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FAQs

Why do dental implants fail and what is the failure rate?

The good news is that dental implants have around a 95% success rate, which has increased over the past two decades as the technology and techniques have improved and patients have learned how to properly care for their implants. Success depends in part on the dentist’s training and experience and on the screening of appropriate candidates. Good general health is important, heavy smokers are a higher risk, and patients with diabetes, advanced osteoporosis, heart disease, or autoimmune disorders might not do well. Some medications, such as bisphosphonates to treat osteoporosis, can raise the risk, and patients who have had neck or head radiation are more likely to experience failure. The dentist also needs to be sure there is enough underlying jaw borne to support the implant (if not, a bone graft may be needed), there is sufficient gum tissue in the area, and that there are no infections adjacent to the planned implant site. Patients who grind their teeth should wear a customized night guard to avoid putting too much pressure on the implants. A successful outcome also depends on how well the patient takes care after the surgery, especially with flossing and brushing and regular cleaning by a dental hygienist.

How long do dental implants last?

If all the steps have been taken to screen the candidate (for general health, high-risk conditions and habits, use of certain medications, and sufficient supporting bone and gum) and the dentist performs the surgery with skill, much depends on how well the patient cares for the implant site and follows good oral health practices. But in almost all cases, the implant can be expected to last 10-20 years if the patient continues to take care of the implant area and has a dental hygienist provide professional cleaning on a recommended basis.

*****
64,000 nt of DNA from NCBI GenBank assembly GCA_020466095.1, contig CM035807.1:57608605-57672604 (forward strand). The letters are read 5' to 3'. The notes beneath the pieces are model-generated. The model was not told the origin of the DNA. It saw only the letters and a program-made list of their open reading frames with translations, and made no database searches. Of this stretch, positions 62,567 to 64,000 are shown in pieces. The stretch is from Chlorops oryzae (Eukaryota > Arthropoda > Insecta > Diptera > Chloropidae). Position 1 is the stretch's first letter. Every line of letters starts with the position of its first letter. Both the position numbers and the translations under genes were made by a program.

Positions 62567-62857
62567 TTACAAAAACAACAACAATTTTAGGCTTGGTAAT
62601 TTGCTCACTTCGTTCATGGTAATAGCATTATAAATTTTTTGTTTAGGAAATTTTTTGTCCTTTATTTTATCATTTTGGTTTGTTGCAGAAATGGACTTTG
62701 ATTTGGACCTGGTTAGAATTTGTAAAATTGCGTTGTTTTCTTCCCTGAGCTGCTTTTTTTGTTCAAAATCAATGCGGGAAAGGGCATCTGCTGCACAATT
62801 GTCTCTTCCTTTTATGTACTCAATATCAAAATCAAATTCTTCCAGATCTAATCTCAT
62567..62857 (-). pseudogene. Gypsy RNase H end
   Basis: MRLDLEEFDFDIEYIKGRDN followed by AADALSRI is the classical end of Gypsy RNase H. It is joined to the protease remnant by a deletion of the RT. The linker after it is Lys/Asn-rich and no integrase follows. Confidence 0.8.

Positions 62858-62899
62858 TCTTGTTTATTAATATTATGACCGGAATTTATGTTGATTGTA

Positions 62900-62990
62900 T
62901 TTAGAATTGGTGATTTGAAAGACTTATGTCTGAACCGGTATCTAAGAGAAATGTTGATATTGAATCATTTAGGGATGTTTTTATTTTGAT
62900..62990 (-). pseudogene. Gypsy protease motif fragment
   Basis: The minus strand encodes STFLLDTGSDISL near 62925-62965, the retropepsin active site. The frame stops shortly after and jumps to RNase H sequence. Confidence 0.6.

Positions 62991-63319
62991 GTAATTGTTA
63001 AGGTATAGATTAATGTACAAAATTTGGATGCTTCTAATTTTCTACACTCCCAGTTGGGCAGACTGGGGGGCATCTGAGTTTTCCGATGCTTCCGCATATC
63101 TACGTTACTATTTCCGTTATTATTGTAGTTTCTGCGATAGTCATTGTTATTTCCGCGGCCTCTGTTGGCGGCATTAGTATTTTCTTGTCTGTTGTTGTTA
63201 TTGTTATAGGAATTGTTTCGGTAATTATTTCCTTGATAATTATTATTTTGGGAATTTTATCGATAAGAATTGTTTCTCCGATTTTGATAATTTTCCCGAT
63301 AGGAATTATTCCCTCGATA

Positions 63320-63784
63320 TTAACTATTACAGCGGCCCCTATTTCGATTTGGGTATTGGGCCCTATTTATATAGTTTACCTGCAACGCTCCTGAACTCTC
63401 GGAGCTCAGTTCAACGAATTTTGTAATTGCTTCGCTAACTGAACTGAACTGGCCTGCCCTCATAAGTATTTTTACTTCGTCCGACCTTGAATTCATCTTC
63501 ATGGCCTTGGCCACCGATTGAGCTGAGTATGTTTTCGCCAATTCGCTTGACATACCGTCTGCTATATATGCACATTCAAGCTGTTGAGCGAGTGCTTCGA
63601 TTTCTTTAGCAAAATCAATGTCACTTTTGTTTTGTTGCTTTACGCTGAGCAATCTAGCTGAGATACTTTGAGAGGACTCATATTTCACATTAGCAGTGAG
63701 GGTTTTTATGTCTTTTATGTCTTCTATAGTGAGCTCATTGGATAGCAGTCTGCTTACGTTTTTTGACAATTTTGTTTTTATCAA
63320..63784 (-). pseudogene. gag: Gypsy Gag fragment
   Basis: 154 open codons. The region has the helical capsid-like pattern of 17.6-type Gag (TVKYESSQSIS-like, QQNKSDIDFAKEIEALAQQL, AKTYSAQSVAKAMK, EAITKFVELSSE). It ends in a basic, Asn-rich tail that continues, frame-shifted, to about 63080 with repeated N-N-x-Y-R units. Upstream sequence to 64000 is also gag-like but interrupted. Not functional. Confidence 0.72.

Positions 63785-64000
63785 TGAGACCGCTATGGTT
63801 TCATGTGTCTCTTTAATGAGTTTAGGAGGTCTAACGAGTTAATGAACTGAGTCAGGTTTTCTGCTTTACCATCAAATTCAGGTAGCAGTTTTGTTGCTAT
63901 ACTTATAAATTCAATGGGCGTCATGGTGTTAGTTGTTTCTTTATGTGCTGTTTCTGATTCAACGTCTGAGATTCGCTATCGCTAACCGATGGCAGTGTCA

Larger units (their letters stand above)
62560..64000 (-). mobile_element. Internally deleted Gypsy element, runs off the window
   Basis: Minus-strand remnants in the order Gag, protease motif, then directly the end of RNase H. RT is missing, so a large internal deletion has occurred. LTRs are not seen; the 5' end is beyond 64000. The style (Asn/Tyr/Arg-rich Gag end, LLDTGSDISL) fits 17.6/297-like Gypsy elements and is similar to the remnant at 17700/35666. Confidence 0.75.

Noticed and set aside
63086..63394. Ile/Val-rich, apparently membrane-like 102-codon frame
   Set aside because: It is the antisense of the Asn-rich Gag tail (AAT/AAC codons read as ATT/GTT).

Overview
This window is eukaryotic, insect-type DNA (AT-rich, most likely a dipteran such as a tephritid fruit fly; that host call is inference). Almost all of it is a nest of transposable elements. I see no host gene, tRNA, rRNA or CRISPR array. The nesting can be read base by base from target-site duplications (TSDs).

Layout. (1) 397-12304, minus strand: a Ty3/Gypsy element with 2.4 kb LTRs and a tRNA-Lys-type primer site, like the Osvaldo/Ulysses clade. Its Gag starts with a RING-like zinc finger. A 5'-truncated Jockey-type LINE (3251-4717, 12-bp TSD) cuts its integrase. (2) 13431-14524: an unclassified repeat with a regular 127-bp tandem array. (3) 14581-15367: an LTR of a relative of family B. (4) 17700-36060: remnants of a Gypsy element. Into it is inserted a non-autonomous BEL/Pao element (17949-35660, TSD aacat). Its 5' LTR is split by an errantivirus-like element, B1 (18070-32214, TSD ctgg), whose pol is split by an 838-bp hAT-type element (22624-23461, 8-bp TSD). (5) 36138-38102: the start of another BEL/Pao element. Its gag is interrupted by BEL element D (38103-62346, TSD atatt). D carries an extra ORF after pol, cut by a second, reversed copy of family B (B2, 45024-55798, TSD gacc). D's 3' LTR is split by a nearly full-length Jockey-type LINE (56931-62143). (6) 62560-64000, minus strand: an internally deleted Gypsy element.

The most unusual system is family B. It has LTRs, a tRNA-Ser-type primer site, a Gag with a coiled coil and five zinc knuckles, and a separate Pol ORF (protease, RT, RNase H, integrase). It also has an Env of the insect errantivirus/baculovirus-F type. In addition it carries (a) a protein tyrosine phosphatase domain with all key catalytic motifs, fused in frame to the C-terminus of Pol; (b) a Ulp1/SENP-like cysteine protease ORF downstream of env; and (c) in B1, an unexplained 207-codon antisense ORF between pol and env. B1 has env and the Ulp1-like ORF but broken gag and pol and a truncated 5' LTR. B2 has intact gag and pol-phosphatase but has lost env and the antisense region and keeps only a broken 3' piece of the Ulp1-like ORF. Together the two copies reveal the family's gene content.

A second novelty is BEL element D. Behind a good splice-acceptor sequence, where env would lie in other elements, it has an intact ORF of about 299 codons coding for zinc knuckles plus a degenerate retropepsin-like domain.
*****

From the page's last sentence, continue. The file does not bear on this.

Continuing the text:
What are the advantages of dental implants?

Dental implants’ most important function is to stop adjacent teeth from leaning into the space where a tooth has been lost, a natural process that causes gaps to occur, bacteria to collect in these pockets, and serious periodontal disease or gum infection to start. That can result in further loss of teeth, but implants can stop this. But there are other advantages: it is easier to chew, one doesn’t have to wear uncomfortable removable dentures, the ability to speak can improve if one previously had poor-fitting dentures, and implants appear like natural teeth. Self-confidence can also result from improved appearance of the face, since a full set of teeth supports the lips (which might otherwise appear too thin) and the cheeks (so they don’t look hollow).

How painful is a dental implant?

Dentists today have a wide variety of ways to administer anesthetics, including a small pin prick for a local injection, a topical numbing solution, a mild dose of an oral sedation pill, a stronger version that produces drowsiness, an intravenous drip, and nitrous oxide (aka laughing gas). With modern dental surgical tools and state-of-the-art implants and crowns (the top part that appears to be a natural tooth), the implant process can be virtually painless.

What are the alternatives to dental implants?

The primary goal of a dental implant is to keep the teeth aligned properly when one is lost, to prevent periodontal disease that would lead to further loss. Having a full set of teeth is also important for comfortable chewing and self-confidence. Not everyone, however, can have implants, for health or financial reasons. One of the best affordable and quicker alternatives would be a dental bridge made of either porcelain, precious or non-precious metal alloys, or plastic. A fixed bridge has an artificial tooth in the center to replace the lost tooth and is attached to the adjacent teeth. A removable version, called a partial, is not as strong but easy to clean. Removable dentures (partials) can also provide the health benefits and functions as implants, although both partials and bridges tend to last 5-10 years, as opposed to 10-20 for implants.

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